I’ve worked with a lot of different studios and when we map out the game features of their specific product one thing that always gets left out is the actually viral design. Many game designers or even producers don’t see the relevance or importance of viral design.
This is probably due to the negative connotations its associated with viral marketing campaigns and the entire facebook social gaming era that totally destroyed your wall with in-game invite posts.
All that said, really effective viral game design, can be just as appreciated as a great game design cycle or monetization cycle.
As an example, although considered an extremely traditional form, the most recent one would be how Game Zone Inc. actually hired, the #1 Searched model in 2014, Kate Upton to star in their “Game of War” game application. This was unheard of for a mobile company to spend this so much on marketing budget, especially something so traditional versus all the mobile companies salivating over their KPI data that they only purchase users that yield a positive return.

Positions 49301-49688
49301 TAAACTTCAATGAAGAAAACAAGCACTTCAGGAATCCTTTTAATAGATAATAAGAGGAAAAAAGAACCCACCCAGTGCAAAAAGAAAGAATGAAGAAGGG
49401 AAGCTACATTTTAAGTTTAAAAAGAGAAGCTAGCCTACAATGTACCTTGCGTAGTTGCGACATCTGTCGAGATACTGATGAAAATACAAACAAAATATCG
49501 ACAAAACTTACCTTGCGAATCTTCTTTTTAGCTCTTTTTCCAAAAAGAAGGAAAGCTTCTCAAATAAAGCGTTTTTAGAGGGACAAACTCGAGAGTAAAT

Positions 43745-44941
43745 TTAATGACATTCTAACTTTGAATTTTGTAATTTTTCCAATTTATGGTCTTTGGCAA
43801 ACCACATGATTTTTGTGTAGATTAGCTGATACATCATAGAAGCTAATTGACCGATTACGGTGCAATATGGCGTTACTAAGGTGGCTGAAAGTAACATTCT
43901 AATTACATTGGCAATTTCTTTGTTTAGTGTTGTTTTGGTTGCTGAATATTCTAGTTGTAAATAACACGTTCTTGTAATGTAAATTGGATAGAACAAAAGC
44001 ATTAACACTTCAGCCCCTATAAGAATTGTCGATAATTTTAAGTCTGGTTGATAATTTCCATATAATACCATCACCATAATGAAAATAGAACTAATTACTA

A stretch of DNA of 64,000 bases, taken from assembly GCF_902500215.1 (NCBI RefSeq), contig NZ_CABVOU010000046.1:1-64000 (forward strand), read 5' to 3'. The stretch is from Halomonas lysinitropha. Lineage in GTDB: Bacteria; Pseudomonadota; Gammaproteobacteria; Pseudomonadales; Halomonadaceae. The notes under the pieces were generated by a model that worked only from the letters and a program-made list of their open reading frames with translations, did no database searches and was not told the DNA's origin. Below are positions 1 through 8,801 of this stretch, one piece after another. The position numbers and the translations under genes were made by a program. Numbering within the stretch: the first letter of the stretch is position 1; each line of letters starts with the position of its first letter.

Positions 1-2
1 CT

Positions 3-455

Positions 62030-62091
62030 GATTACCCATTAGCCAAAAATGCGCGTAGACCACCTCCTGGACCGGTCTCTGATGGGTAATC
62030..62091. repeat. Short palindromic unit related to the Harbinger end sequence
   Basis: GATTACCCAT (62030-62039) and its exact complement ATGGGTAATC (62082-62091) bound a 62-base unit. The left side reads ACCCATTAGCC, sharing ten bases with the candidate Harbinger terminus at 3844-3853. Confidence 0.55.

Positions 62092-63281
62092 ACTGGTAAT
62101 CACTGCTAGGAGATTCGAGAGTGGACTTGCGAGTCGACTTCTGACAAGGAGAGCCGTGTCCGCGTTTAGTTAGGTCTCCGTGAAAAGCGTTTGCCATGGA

These days executives / management are more keen on knowing the KPI (Key Performance Indicator) on each of their games and whether the game is performing enough to justify marketing spend, continuous game improvement, or to shut the game down completely.
Each company also sets certain KPI Benchmarks that a game has to achieve to justify marketing spend (User acquisition) and take the appropriate steps to tune out the game.
User Acquisition is usually the decision of the marketing and management, leaving the actual developers a bit powerless regarding the potential of the actual game. KPI’s itself doesn’t really tell the entire tale of the health of the game so Viral Design is a method game designers use to keep their game afloat.
This is where we discuss the difference between,
Game Zone actually had a creative promotional strategy to effectively perform the actual function of a marketing campaign.
Which is to actually create interest.